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Monday, April 30, 2007

This week at uuworld.org: JLA's 'fascist' prophecy.

Chris Hedges caught a lot of Unitarian Universalists' attention when he started invoking UU theologian and social ethicist James Luther Adams to promote his argument that the United States is on the brink of Christian theocracy. Hedges says that, in the 1980s when he was a student at Harvard Divinity School, Adams predicted that "we would all be fighting the 'Christian fascists'" by the time Hedges was Adams's age. I noticed Hedges talking about Adams in a "Religion and Ethics Newsweekly" interview, then in articles in Harper's and Truthdig, and finally in his new book American Fascists: The Christian Right and the War On America. George Kimmich Beach, the most prominent UU interpreter of Adams's work, writes that Hedges's new book misses key elements of Adams's thought and misrepresents what Adams would have to say about contemporary religious politics.

For people who just can't get enough of JLA, here's my 2005 review of Beach's book, Transforming Liberalism: The Theology of James Luther Adams.

In the news, Don Skinner reports that Wiccans who serve in the U.S. Armed Forces can at last have their religious symbol on their military tombstones. (Don had reported back in December on the lawsuit that pushed the Veterans Administration to approve the symbol.) Sonja Cohen tracks yet another fascinating week of Unitarian Universalists in the media.

P.S. Sorry for the late posting; Mrs Philocrites and I were out of the country for a long weekend — ah, Montreal! — and didn't get back to Boston until this afternoon.

Copyright © 2007 by Philocrites | Posted 30 April 2007 at 8:47 PM

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11 comments:

Tawmess:

May 1, 2007 04:13 AM | Permalink for this comment

At the risk of veering off topic, I have two awarenesses to offer -- if we are truly concerned about the threat of eventual fascism in America (fascism defined as "a political theory advocating an authoritarian hierarchical government":

Awareness #1. Rather than worry about churches, look first at our schools -- where all of our youngest and most vulnerable Americans are daily trained in how to be "adults" in America, with no expectation of real freedom or voice within the "authoritarian hierarchical government" of school boards, administrators, and teachers, all of whom comprise a total rule over the daily school reality of each student. (And remember, that the American model of mass-schooling is derived directly from the Prussian model of mass-schools, "kindergarten" through "doctorate" -- and that Germany society suffered with those schools long before America began forcing all of its own communities to adopt the same totalitarian approach to learning)!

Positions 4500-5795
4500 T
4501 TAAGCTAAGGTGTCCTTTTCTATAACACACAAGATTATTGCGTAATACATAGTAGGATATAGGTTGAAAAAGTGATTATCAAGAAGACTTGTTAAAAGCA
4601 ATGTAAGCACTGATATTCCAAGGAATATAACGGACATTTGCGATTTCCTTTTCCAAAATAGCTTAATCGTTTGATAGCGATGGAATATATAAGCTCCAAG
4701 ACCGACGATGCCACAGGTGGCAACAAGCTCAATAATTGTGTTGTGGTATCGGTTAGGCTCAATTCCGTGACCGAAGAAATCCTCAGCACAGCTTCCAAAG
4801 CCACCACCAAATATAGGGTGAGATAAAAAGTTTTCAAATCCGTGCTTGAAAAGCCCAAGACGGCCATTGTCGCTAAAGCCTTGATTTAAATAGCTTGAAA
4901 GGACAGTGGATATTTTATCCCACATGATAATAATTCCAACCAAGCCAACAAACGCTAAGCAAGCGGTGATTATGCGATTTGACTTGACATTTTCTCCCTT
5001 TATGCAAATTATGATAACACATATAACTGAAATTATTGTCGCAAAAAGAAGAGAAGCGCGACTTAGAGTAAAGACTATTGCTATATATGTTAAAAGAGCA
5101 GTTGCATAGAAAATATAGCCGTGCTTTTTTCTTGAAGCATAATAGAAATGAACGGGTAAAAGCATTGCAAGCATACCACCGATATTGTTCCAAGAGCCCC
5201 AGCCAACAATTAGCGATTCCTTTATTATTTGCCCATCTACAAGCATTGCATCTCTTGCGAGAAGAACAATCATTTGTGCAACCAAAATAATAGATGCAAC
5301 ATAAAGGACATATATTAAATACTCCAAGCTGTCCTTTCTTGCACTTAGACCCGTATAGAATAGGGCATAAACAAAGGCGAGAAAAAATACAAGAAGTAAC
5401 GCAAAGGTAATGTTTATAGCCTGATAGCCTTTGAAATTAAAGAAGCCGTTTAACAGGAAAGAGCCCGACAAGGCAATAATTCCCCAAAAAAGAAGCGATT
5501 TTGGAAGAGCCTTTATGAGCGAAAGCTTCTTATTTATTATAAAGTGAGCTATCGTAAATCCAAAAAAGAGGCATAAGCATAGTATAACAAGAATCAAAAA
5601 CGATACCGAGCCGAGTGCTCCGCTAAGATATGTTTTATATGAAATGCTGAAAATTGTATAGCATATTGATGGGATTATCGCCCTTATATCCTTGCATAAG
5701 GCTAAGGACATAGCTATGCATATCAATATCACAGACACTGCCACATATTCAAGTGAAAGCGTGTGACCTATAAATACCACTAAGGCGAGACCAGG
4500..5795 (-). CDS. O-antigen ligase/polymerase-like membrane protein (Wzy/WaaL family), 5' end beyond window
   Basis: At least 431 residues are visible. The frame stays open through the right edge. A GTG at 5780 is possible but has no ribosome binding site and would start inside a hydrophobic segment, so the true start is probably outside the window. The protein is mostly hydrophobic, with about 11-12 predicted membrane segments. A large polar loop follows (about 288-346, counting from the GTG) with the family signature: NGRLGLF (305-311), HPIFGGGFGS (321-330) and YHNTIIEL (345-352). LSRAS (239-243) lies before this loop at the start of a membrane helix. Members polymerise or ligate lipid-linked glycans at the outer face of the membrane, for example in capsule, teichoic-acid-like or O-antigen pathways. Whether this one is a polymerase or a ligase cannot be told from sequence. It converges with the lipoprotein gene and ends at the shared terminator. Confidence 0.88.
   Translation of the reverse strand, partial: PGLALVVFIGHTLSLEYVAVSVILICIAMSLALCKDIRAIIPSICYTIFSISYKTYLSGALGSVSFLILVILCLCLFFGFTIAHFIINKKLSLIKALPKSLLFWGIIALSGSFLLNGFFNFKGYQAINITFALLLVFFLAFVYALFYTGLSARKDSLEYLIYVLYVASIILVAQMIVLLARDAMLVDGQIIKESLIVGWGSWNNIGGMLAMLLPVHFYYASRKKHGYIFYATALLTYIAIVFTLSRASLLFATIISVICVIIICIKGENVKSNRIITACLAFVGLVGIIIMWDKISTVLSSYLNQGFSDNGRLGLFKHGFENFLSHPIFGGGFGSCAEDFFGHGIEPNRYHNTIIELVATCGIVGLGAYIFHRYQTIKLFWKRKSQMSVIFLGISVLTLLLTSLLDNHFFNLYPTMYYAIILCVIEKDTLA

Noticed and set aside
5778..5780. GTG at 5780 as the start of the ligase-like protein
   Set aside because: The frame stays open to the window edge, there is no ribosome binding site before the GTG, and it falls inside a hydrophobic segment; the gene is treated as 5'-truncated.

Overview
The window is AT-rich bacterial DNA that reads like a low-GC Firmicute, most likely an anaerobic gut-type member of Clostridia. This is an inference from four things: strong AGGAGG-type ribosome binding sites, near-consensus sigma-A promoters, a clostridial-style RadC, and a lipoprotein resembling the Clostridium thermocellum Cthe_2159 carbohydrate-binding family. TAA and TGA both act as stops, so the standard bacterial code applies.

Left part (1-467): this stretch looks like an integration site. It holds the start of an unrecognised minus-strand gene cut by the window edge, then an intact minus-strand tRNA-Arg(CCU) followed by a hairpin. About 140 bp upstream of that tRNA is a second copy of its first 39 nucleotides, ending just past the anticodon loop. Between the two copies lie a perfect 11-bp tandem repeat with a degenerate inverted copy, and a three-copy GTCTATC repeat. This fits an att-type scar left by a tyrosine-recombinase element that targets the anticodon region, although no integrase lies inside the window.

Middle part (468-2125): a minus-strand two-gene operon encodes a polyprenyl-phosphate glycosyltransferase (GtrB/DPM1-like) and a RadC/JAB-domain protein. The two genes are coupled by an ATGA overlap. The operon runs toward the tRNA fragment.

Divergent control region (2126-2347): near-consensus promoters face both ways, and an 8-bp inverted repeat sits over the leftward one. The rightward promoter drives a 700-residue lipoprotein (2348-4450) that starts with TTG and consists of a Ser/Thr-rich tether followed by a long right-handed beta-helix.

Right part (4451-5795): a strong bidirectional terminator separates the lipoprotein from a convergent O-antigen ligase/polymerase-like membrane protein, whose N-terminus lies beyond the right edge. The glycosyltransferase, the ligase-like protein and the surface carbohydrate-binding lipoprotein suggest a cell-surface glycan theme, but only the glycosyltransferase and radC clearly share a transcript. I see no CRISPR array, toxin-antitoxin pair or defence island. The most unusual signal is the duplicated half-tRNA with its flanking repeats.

For a reassuring alternative to the Prussian model of schools, please see how well our own recently home-grown approach works, for real democratic learning for kids, at SudVal.org

Does anyone else wonder: Why does the USA rely on non-democratic schools to "educate" the upcoming citizens of our democracy? What an amazing contradiction -- of our most basic values as a freedom-loving society!

Awareness #2. Christian Churches have a fascinating chapter in their own history -- ie, how, during the rise of Nazi Germany in the early 1930s, it was Christian Churches which gave vital public support to Hitler (save for the lone gallant rebel/martyr Bonhoeffer)

Here's a link...
http://www.pbs.org/previews/bonhoeffer/

And, a quote from the above webpage...
"Through the Bonhoeffer story, viewers observe the Church of Germany in the 1930s, so anxious to ride the Nazi wave of popularity that it ordained Hitler the "savior" of the German people. Against Bonhoeffer's strong protest, the church clung to a false sense of patriotic nationalism when confronted with the reality of brutal oppression of the Jews, and in so doing "paved the way for the Holocaust."

So, let's remember, and remind others, too -- that we have so many unrung bells of freedom, within our own daily lives, and that it is only by talking often about freedom, that we can hope to keep and safeguard our freedoms.

Are you talking about freedom, for yourself and others?

Philocrites:

May 1, 2007 07:27 AM | Permalink for this comment

American public schools may have many shortcomings, but I disagree that they pose any particular threat of breeding fascism. (If your definition of "fascist" is so broad as to mean "highly structured," well then, we've been doomed already for many decades.) American research universities were also modeled on German universities, but are now the top scholarly institutions in the world — as well as notably liberal.